Pediatric Stroke - Being Aware Of Your Child’s Symptoms
Agnus Smith | Published: August 14, 2018
Many people do not realize that a stroke can happen to anyone, not just the elderly. Babies, toddlers, and teenagers can also suffer from a stroke, and when that happens it is often referred to as a pediatric stroke.
A pediatric stroke most often occurs during the first year of a child’s life and is considered a top ten cause of death among children. Here’s what you need to know.
Can Your Infant Or Child Have A Stroke?
There are common risks factors that are associated with a pediatric stroke. Although a stroke in children is often overlooked, it is important to these factors. Some of these risk factors include:
- Congenital heart defects
- Immune disorders
- Abnormal blood clotting
- Sickle-cell disease
- Diseases of the arteries
- Maternal history of infertility
- Head or neck trauma
- Pregnancy-related high blood pressure in the mother
- Maternal infection in the fluid surrounding an unborn baby
- Premature rupture of the membrane during pregnancy
Statistically Speaking, Is It Common?
Statistically speaking, a stroke in children is not considered common. About 1 in 4,000 children suffer from a pediatric stroke. Statistically, the risk of stroke from birth until the age of 18 is about 11 in 100,000 children every year. Stroke is most likely to occur in African Americans and male youths. Children who suffer from one stroke have a 15%-18% chance of having an additional stroke.
Recognizing The Symptoms
Infant stroke symptoms are often overlooked. However, you can follow the warning signs of FAST used in adults to look for symptoms in your child. Infant stroke symptoms include:
- Extreme sleepiness
- Using only one side of the body
The symptoms of a stroke in children and teens consist of:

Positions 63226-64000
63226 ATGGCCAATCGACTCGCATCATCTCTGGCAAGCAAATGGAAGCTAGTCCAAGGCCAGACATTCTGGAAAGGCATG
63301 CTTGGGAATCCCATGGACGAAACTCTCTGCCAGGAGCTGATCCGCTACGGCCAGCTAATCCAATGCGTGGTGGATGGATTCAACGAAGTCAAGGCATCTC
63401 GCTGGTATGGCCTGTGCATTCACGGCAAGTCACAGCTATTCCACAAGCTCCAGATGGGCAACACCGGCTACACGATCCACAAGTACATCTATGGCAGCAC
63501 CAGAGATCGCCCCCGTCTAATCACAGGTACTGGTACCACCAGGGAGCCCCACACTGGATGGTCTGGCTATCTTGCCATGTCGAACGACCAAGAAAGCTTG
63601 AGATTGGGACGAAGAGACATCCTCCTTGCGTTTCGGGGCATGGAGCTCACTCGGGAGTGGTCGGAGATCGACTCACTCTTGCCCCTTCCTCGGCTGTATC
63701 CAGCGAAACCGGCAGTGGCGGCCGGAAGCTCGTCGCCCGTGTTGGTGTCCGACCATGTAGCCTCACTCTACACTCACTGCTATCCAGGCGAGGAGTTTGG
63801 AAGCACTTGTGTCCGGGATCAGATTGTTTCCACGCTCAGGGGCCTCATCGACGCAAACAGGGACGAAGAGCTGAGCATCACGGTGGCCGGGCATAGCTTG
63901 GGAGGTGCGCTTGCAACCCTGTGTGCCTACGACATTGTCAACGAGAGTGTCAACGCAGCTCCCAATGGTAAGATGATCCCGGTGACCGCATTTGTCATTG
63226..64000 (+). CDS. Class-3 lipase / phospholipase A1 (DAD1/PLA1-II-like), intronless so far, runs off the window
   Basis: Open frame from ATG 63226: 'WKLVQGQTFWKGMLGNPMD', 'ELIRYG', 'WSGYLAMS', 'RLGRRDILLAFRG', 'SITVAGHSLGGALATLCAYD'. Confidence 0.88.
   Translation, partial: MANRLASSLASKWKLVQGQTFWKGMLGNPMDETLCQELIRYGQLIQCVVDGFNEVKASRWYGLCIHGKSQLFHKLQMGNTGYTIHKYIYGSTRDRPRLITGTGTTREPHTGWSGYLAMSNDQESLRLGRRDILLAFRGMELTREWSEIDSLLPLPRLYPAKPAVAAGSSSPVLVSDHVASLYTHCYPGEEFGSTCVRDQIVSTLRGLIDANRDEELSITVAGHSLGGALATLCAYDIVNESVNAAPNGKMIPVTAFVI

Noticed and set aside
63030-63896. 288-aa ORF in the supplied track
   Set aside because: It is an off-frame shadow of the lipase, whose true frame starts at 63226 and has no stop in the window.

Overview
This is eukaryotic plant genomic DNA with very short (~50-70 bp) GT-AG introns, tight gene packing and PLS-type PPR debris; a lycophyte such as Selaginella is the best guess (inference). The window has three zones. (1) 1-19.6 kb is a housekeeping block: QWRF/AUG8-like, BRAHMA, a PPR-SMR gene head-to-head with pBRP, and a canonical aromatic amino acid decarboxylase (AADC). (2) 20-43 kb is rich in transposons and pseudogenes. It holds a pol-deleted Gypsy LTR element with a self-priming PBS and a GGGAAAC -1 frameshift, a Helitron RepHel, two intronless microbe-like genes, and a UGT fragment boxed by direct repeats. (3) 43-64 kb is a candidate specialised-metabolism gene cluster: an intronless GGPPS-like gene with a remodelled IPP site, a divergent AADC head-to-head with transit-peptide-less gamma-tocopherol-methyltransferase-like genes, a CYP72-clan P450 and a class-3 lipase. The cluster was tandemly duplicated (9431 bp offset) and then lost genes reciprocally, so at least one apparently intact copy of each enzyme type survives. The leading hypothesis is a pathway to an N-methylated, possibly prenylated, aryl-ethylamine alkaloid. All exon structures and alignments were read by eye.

- Loss of coordination and balance
Other infant stroke symptoms can include things like speech issues, numbness in the face, or visual issues.
Possible Causes For A Pediatric Stroke
There are multiple causes of stroke in adolescents and children. Let’s take a look at the two types of strokes that affect children.
Ischemic Stroke: One of the most common causes of an ischemic stroke in children is a blot clot. The blood clot travels from the heart to the brain thus resulting in a stroke. Typically, this is caused by congenital heart problems, infections, and other valve issues. Typically, this can be treated with antibiotics or surgery. Sickle cell disease is another common cause of ischemic stroke.
With sickle cell disease, the blood cells lack the ability to carry oxygen to the child’s brain. The blood vessels that lead to the brain have likely closed or narrowed thus resulting in a stroke. Sickle cell disease can be treated with blood transfusions.
Hemorrhagic Stroke: One of the most common causes of a hemorrhagic stroke is a busted, broken or ruptured blood vessel in the brain. This ruptured blood vessel will pool in the brain and cause a blood clot. When this blood clot forms, oxygen cannot be carried throughout the body, and therefore oxygen is deprived.
Way To Prevent Strokes In Children
There are many things that can be done to prevent and reduce the likelihood of a stroke.
- Regular exercise
- A balanced diet
- Repeat neuroimaging for conditions such as sickle cell
- Anticoagulation therapy for cardiac conditions
- Antithrombotic therapy for children with AIS
You can find additional preventative techniques by following this link to the Child Neurology Foundation. It is important to also bring attention to stroke awareness. Stroke awareness can reduce and prevent strokes in children. Stroke awareness can also help illuminate the importance of knowing the signs and symptoms of a stroke.
Treatment And Recovery - What To Do
Typically children recover better than adults in terms of stroke recovery. While adults are treated with anti-blood clotting medications, this treatment is controversial in children.
At the moment, treatment for strokes in adolescents include:
- Supportive care for maintaining proper blood sugar level, hydration, and normal body temperature.
- Keeping high blood pressure in check.
- EEG monitoring to detect and treat seizures.
- Blood transfusions for those who suffer from sickle cell disease.
- Treatment to manage and reduce intracranial pressure.
It is important to know the signs and symptoms of a stroke. It is vital for the proper treatment that you are familiar with the conditions associated with stroke, and it is essential to the future of stroke prevention that we bring stroke awareness to all people.